As I am confronted by the Fourth Commandment, I am convicted not about Sabbath keeping, but about the Lord’s Day breaking. I am convicted that as I read the fourth commandment, that Israel’s responsibility to keep the Sabbath was, if anything, less important and the church’s responsibility to observe the Lord’s Day more important. It is not mere ceremony. It is to be that day anticipated and longed for. It is not an imposition. It is to be our confidence that if we can only survive the week, if we can only arrive at the Lord’s Day, we shall be with God’s people together. We can survive imperial imposition. We can survive the drudgery of what appears to be meaningless labor. We can survive persecution and trial. We can endure sickness and death–if only we can arrive at the Lord’s Day to be with God’s people together.
How pale and tepid and weak, how compromising and conflicted appears our thought of the Lord’s Day. I offer no tables or lists. It is not a Sabbath; it is the central Christian institution for our worship and gathering. It is distinct from other days; it is set apart for worship.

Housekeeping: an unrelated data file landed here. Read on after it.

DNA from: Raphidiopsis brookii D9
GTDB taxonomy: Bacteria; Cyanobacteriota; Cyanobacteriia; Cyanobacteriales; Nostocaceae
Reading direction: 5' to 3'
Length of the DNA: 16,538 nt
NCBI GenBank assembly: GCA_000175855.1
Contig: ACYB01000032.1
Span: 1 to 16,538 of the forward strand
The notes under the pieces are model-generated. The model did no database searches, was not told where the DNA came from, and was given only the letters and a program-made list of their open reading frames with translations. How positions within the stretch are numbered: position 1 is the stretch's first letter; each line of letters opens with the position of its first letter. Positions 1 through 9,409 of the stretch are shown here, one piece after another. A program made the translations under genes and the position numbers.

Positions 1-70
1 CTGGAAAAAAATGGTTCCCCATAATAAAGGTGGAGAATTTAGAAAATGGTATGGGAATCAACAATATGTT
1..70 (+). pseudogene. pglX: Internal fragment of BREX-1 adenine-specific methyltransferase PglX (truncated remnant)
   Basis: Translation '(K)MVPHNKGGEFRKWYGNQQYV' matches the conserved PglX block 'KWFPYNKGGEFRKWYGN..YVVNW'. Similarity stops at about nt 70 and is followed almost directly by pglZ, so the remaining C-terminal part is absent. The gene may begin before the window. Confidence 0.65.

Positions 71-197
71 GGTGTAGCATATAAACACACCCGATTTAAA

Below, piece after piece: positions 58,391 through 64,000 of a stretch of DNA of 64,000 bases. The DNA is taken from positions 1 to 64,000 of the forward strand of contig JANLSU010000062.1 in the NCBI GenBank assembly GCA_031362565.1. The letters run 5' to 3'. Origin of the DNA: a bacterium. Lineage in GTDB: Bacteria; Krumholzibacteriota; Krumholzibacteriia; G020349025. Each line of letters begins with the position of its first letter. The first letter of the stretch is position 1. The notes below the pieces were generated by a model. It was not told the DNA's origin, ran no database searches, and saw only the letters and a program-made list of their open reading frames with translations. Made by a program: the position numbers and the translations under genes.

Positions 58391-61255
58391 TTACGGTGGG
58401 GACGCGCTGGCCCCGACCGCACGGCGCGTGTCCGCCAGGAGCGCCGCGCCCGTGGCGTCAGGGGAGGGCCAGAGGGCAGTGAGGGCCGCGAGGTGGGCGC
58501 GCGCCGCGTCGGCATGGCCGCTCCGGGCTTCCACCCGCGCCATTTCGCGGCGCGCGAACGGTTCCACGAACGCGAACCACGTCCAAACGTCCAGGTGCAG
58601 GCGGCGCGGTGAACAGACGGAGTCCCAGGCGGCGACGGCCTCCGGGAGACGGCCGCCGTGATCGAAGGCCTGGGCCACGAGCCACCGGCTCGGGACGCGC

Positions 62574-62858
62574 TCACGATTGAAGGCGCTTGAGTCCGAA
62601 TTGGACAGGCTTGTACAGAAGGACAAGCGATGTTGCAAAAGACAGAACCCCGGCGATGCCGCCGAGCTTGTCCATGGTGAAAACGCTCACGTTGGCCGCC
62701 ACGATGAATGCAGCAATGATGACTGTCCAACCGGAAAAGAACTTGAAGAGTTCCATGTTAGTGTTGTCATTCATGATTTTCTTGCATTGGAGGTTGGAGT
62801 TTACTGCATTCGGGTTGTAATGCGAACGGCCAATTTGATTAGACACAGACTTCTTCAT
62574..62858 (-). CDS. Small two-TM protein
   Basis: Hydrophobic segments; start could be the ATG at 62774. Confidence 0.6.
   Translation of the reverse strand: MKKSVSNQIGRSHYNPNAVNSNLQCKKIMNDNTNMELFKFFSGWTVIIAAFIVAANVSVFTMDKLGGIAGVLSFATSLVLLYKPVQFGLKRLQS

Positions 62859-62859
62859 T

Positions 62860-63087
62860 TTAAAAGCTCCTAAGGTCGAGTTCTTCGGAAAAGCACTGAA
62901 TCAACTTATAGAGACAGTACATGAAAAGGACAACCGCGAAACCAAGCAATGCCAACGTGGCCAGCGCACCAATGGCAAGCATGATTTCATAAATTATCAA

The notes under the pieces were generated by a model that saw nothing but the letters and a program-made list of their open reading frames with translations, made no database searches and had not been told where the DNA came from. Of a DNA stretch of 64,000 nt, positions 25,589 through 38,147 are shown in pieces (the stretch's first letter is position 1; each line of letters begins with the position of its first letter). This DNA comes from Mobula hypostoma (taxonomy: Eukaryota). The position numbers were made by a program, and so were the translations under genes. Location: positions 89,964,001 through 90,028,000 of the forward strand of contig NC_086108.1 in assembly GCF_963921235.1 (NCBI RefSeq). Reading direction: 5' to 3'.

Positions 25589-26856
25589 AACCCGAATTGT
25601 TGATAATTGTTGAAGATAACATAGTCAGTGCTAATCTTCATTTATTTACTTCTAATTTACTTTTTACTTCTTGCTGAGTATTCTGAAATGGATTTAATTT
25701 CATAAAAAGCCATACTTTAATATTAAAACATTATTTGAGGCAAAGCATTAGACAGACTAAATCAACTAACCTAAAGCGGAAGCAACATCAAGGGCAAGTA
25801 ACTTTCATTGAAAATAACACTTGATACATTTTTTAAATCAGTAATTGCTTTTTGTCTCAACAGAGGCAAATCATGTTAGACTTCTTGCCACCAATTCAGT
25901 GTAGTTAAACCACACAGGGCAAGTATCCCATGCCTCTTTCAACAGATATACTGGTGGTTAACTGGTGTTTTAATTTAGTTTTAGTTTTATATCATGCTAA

Are there things we ought not to do on the Lord’s Day? Certainly there are. Anything that would detract from our worship should not be done on the Lord’s Day. Anything that would rob the Lord’s Day of priority worship should not be done. Anything that would be on our minds when we are worshipping, as if we can only get done with this in order to do that, is a matter of sin, no matter what it is. . . .
Israel was called to obey the Fourth Commandment and to “observe the Sabbath.” The church is called to find rest in Christ and to give ourselves to worship on the day that marks His resurrection from the dead.
– R. Albert Mohler, Jr.,
Words from the Fire: Hearing the Voice of God in the Ten Commandments